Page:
The US government says healthcare IT security needs some work. On June 2, a paper was published by the federal government called, “Report on Improving Cyber Security in the Healthcare Industry,” Ars Technica IT editor Sean Gallagher noted. The basic conclusion of the document was that the state of healthcare IT security in the US is concerning. Actually, the first page of the report’s Executive Summary contains a thermometer that suggests the state of data risk is red-hot, with the heading, “Healthcare Cyber Security is in Critical Condition.”
The commission, called the Healthcare Industry Cyber Security Task Force (and including industry officials from Kaiser Permanente, Merck, and other major industry names) advised the HHS and Congress to create programs with advanced application and equipment safety. The paper also suggests that steps should be taken to make sure that healthcare companies employ more security personnel. Additionally, it presents an advised protocol related to governance and a game plan to follow when a breach occurs that impacts protected health information.
Gallagher agrees with the report that the federal government should take action in some of the ways described. However, he adds that “government intervention is part of what got health organizations into this situation—by pushing them to rapidly adopt connected technologies without making security part of the process.”
Regardless who is to blame, the report could be considered a wake-up call in healthcare data, and that it’s not being properly protected in many settings.
- 3 reasons why HIPAA is not enough
- HIT security story: Children’s Mercy Hospital
- Making security your top priority
3 reasons why HIPAA is not enough
If we’re to go along with this notion that security of healthcare IT is not currently where it should be, it’s worth considering that part of the reason could be overemphasis on healthcare regulatory compliance.
Last March, risk management specialist Jonathan Litchman of The Providence Group pointed to ransomware attacks (e.g., Hollywood Presbyterian Medical Center) as an example of cyber security issues that are unassociated with the protection of ePHI (and which, hence, are neglected by the security rule).
Via HealthITSecurity, Litchman offered three basic reasons why the risk of getting hacked is not adequately addressed by the Health Insurance Portability and Accountability Act of 1996 (HIPAA):
- This healthcare bill and its updates have been squarely centered on protecting ePHI. The systems that store or transfer that patient data are only part of the landscape, though.
- Simply using a set of rules, handed down from afar, to allow you to manage risk is insufficient when you think in terms of being proactive toward digital threats and creating full-bodied defenses and protective tactics.
- While it’s elementary that you need to concern yourself with the fundamentals of HIPAA, thinking purely in terms of compliance when you strategize security “creates an organizational governance structure that inhibits framing cyber risks as an organization-wide issue and impedes executive and board engagement,” says Litchman.
HIT security story: Children’s Mercy Hospital
The above information should establish that a healthcare company’s ability to protect itself in an increasingly complex threat landscape goes beyond a simple HIPAA checklist. Let’s look at how one healthcare provider is approaching the issue of cyber security beyond the ePHI concerns of the security rule.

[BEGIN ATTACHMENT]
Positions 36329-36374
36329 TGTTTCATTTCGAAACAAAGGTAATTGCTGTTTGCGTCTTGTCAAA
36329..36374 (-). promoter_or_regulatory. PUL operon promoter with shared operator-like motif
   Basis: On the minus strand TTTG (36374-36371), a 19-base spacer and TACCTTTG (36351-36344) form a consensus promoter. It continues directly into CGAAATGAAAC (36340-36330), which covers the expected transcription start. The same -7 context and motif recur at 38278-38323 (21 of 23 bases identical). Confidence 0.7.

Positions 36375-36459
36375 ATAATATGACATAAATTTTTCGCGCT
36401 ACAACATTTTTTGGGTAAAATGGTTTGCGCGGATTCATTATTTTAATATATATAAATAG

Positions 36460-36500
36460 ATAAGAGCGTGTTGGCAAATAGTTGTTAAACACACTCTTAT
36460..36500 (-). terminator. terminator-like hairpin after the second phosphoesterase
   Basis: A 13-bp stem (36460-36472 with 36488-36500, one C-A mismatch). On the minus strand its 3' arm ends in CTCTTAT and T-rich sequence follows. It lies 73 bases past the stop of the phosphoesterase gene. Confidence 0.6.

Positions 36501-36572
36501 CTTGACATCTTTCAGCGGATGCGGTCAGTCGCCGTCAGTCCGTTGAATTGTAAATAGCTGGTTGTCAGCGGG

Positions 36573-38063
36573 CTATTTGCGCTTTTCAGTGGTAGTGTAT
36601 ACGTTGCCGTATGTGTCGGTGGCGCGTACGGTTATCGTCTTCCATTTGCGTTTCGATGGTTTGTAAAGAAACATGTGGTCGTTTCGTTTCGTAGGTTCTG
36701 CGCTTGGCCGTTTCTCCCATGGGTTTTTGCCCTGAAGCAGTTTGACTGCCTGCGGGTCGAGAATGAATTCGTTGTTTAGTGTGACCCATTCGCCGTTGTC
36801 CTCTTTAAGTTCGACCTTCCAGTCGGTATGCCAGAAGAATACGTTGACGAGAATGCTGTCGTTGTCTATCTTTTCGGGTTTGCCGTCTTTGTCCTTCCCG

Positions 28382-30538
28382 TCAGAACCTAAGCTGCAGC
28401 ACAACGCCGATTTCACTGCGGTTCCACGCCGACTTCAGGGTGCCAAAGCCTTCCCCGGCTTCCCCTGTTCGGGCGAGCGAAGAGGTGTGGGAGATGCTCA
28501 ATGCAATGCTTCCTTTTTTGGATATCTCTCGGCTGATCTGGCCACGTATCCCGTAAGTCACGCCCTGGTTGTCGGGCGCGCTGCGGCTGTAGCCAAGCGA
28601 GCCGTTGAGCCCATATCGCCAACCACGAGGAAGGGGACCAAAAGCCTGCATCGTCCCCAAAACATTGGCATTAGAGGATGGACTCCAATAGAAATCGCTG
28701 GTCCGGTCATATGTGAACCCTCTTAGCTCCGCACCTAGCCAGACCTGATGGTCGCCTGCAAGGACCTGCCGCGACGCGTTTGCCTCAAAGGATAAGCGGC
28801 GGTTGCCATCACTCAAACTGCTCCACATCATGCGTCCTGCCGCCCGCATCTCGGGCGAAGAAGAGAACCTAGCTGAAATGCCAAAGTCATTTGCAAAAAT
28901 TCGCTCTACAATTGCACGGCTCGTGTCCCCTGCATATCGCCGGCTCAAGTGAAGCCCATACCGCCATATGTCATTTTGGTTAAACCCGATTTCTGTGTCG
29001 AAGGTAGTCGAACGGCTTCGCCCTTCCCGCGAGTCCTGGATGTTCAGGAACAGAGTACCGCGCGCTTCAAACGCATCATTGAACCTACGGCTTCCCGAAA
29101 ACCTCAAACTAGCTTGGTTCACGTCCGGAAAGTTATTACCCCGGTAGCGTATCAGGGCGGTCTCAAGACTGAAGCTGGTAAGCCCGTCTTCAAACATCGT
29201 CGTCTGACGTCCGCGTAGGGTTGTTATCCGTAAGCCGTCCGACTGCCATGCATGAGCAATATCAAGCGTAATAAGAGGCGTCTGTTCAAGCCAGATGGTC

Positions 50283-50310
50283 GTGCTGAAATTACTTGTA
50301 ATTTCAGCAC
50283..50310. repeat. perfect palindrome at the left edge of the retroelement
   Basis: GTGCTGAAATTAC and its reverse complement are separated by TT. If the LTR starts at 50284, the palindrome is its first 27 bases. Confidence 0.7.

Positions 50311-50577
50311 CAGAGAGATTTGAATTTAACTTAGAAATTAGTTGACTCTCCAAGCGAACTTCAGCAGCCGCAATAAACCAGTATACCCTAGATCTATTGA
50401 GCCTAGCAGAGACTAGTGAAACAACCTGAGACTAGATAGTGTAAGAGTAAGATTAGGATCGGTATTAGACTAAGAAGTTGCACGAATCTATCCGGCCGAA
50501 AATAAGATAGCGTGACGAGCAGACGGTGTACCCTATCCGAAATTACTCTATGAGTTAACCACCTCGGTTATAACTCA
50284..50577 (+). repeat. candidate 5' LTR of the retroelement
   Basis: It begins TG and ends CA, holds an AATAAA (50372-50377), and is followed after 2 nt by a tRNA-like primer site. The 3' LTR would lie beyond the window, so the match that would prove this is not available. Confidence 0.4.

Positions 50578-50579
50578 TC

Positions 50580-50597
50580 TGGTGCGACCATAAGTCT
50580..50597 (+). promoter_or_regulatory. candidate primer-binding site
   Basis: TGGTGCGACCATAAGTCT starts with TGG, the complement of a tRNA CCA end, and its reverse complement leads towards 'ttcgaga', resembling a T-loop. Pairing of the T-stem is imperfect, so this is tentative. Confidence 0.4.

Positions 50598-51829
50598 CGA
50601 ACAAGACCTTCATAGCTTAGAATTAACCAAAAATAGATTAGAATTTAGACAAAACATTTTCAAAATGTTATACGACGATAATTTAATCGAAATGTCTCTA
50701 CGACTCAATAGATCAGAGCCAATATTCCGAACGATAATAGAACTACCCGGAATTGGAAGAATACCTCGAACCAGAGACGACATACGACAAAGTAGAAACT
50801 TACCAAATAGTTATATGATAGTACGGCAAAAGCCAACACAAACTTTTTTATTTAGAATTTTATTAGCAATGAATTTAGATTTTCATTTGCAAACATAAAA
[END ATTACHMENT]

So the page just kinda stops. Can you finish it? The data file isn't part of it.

Children’s Mercy Hospital (located in Kansas City, Missouri) has to somehow be able to perpetually monitor and filter the 180 million requests its infrastructure receives each month, along with managing outgoing data.
David Chou, the organization’s Vice President and Chief Information and Digital Officer, noted that he had decided to use an outside party for IT security, in the process effectively using a third-party entity to fill the role of a chief information security officer (CISO).
“We’re in the business of providing care. I don’t want to be in the business of enterprise security,” Chou said in January. “It’s too expensive to do ourselves, and we can’t staff the talent.”
A third-party company is constantly running vulnerability scans and otherwise checking any possible intrusions or weaknesses across applications, operating systems, devices, and networks. Essentially, what that company is doing is white-hat scanning, checking the system in a manner that emulates the behavior of a hacker.
Using a third-party provider to handle security, Children’s Mercy was able to stop attempted efforts at a breach from the Middle East, Asia, and Brazil. Chou said that prior to placing an external provider in charge of security, the hospital didn’t know how much they were getting targeted by malicious parties.
Children’s Mercy had a $60 million budget for IT last year, and Chou designated about 10% of it toward security – expecting to increase his spending in 2017.
“Security is top on my radar and should be the organization’s top priority and investment,” he said.
Making security your top priority
How might your healthcare company better emphasize security, and go beyond the parameters of HIPAA to better manage risk? That process should not just be an analysis of your own security but an exploration of how third-party providers might be able to help – especially those that go beyond HIPAA compliance to meet the strict standards of Statement on Standards for Attestation Engagements No. 16 (SSAE 16).